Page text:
Rivers in Honduras flood frequently and suddenly, wreaking havoc, washing away houses, ruining crops and displacing families. Could IoT help provide early warning of floods?
Robert Ryan-Silva took on this challenge with the Hidrosónico project. As director of the DAI maker lab, he’s an expert in applying technology for humanitarian projects around the world.
Many villages and farms in Honduras are prone to flooding because they are on river banks. Designing a solution was challenging. It had to detect rising flood waters and alert families to evacuate in time. The solution had to be affordable, rugged and easy to install. Making things harder was the fact that mobile phones had only 20 percent penetration in Honduras.
Bats use echolocation to “see” with the help of sound. They send out “bat call” (sounds), which bounce off nearby objects. By sensing how long it takes for the echo to return, they can detect nearby objects and how fast those objects are moving. Sonar IoT sensors are based on the same principle.
The Hidrosónico project uses sonar sensors mounted to bridges to measure the water level below. The sensors send high-frequency sounds onto the water and measure how long it takes for the echo to reflect back. As the rivers flood, water levels rise, and the return time for the echo shrinks because there's a shorter distance to traverse.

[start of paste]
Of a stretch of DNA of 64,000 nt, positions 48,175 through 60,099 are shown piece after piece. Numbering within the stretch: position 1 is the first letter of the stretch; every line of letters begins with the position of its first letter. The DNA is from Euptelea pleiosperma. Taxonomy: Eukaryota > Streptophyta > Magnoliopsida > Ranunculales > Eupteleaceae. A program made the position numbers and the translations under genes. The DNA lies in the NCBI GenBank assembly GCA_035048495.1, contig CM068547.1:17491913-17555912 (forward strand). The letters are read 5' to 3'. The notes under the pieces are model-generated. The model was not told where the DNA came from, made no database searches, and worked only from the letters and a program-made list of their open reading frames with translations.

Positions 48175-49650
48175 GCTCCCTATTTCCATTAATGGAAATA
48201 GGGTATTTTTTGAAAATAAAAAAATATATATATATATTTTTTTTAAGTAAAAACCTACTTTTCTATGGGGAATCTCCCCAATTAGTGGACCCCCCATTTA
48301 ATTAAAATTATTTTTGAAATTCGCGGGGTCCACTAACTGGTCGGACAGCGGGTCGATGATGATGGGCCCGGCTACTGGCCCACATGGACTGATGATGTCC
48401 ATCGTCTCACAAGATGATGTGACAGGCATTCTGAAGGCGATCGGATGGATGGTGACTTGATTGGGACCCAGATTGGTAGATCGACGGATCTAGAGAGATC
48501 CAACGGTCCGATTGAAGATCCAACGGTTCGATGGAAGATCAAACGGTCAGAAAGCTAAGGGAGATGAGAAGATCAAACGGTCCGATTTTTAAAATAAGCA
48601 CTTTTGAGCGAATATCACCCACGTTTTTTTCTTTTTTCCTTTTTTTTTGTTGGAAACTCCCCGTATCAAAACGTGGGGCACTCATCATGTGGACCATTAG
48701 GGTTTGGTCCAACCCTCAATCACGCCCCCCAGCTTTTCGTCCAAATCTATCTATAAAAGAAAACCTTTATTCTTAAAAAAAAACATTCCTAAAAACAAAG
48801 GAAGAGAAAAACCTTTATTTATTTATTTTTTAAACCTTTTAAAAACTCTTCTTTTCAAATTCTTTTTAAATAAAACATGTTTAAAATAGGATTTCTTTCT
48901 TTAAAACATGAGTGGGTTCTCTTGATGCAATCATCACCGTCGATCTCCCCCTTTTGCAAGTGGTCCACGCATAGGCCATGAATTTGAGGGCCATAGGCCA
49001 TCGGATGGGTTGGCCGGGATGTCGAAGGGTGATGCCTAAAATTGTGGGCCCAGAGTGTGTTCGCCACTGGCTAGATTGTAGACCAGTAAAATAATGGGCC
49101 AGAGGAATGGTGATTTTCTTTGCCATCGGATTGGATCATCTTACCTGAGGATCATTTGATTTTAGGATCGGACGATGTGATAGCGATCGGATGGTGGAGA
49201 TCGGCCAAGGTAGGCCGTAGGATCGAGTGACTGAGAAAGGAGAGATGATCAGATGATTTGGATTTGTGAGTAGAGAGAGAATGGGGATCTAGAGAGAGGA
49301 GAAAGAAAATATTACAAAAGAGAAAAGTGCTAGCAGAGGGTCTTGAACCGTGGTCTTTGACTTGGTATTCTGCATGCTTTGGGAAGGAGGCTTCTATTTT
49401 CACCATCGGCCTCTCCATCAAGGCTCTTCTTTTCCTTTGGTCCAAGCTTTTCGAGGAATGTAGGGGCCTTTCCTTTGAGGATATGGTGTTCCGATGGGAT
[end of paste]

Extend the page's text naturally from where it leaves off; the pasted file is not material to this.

This approach makes the solution affordable, with components costing around $300. All of the product design details, coding and supplier details are available freely on GitHub. This enables local firms to build an IoT warning system themselves and help protect more communities from floods.
- Having end users collaborate in the design process helps increase adoption.
- Using off-the-shelf components lowers costs and simplify repairs.
- Sharing the designs freely maximizes social benefits and encourage further improvements.
Development Alternatives Inc. (DAI)
DAI has been developing innovative solutions to social and environmental problems for over 40 years. DAI experts work closely with local communities in over a hundred countries to build solutions appropriate for local conditions. The organization operates maker labs around the world so that solutions can be developed close to where they’ll be used.
“The DAI maker labs help introduce the maker movement in developing countries,” said Ryan-Silva. “These labs empower non-specialists to design and build electronic and mechanical devices in quantities that aren’t economically viable with traditional mass production methods. The impact is huge!”
DAI is a contractor for USAID, a federal agency that promotes international development.
“We engage with private sector firms to tap the smartest brains and latest technologies to solve problems around the world,” said Sabeen Dhanani, deputy coordinator for the Digital Development for Feed the Future team at the Global Development Lab at USAID. You can learn more about partnering/volunteering with USAID here.
Floods in Honduras are still dangerous, but thanks to the innovative IoT work by DAI, families now have a better chance to evacuate to higher ground in time.
This post was republished from Network World as part of NetHope's effort to facilitate collaborative learning and community knowledge-sharing. Please click here to read the article in its original form. We are always looking for relevant and thought-provoking ICT-related posts to republish. We value your suggestions; if you'd like to recommend a post, please write us at firstname.lastname@example.org.